Alecia @ Chicken Scratch NY recently posted…DIY Raspberry Leaf TeaMy Profile

  4. Dillon says:

    We have 10 Muscovy. They will always have a place in our homestead! We were given 2 mamas and 11 babies this summer (we lost 1 to our dog and 1 to an owl) and now they are full grown. We’re keeping the mamas (because we named them), 2 females and 1 male and processing the other 5. We’re hoping to trade our male for another to bring new genes into the mix. I love when they follow me around the yard, tails wagging. 🙂

  5. Judi says:

    Just responded to your cat post. Hoping you kept some of your ducks for pets/breeding because these are some of the best pest control animals around. They will eat mice, snakes, frogs, pretty well anything that moves in front of them. Some like mice we want them to eat, I was a bit disappointed when one gobbled up a pretty leopard frog this summer, how dare she!

  6. Seb says:

    We’ll be adding ducks to the mix sometime this summer.

    As for plucking – I built a Whizz Bang plucker ( a year or two ago and it works great for chickens (even the huge Buff Orpingtons that we have).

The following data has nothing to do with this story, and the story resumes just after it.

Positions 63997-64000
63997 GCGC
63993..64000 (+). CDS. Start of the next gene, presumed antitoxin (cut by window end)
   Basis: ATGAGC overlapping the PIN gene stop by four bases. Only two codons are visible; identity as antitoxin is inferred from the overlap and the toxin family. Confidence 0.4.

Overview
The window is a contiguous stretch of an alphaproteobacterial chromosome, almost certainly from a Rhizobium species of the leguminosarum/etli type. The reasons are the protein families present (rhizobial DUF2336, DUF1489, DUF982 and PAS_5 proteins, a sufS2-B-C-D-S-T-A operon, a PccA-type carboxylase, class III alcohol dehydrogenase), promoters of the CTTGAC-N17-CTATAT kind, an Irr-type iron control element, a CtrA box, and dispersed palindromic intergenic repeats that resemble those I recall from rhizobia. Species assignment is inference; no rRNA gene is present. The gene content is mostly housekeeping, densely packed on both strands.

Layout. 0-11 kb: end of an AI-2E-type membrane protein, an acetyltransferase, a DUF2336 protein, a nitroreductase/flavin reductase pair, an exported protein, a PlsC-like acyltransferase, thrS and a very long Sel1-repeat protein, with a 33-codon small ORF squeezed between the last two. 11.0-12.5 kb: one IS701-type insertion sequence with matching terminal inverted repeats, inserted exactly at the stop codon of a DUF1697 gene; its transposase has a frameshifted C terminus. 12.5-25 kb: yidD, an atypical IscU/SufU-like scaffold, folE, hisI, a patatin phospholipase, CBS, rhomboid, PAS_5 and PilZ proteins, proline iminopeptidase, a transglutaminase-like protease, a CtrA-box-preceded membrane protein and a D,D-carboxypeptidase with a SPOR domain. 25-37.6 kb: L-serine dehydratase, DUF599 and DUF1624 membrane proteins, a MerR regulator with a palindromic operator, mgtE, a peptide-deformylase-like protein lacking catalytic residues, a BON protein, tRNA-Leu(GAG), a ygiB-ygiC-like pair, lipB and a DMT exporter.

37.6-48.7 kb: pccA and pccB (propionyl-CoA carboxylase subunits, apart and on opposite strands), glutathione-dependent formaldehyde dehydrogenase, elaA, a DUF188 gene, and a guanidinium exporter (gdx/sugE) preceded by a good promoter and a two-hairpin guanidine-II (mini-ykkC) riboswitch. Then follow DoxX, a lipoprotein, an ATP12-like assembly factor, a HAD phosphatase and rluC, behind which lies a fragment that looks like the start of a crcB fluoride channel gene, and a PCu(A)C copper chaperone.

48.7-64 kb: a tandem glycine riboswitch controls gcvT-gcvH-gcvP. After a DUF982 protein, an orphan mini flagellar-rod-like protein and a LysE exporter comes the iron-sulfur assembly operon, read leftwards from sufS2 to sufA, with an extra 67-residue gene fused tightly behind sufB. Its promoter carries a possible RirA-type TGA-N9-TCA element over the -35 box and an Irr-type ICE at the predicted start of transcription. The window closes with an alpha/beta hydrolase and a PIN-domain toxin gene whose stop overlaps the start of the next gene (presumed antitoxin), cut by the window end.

7. Candie Heiser says:

    Hey! So we are coming to your talk tomorrow and actually know Nancy! We are looking for some ducks and she does not have any right now are yours laying yet? We will try and say hi tomorrow. Thanks!

    • Mike says:

      Hey! Great to “meet” you. Our muscovy girls are laying like crazy. After a long story, we’re down to two. Part of that story included giving our extra drake to a friend, and then our drake getting hit by a car. We’re actually drake-sitting Nanncy and Paul’s dude for a few weeks to fertilize our eggs and see if anyone wants to set a clutch.

      Sorry, but no fuzzy babies around at the moment. If you want to try incubating, I could probably hook you up with fertile eggs.

      See you tomorrow.

2 Pings/Trackbacks for "Adding Muscovy Ducks to the Homestead"
  1. […] of a large(ish) pond to bring in a lot more diversity to this part of the property.  Right now the Muscovy ducks spend most of their time in a paddock in another zone, for reasons I’ll explain later, but […]

  2. […] My husband is currently awaiting the Zombie Apocalypse, or something of that nature, so I hear a lot about planning for the end of civilization as we know it. Maybe that’s why he goes along with my never ending desire to plant more fruit trees, grow a bigger garden and raise all the livestock! Or maybe he just loves me and wants me to he happy. Either way, we’ve got a lot going on between the baby, the house pets, the alpacas, the chickens and the rest of the flock so we try to keep simple routines. The easiest keepers we have are the Muscovy ducks, hands down. I’m not the only one who thinks that way either, when I put together my post about Favorite Chicken Breeds Mike from Gentleman Homesteader shared that Muscovy are his his favorties too, you can read why on his post about Adding Muscovy Ducks to the Homestead.  […]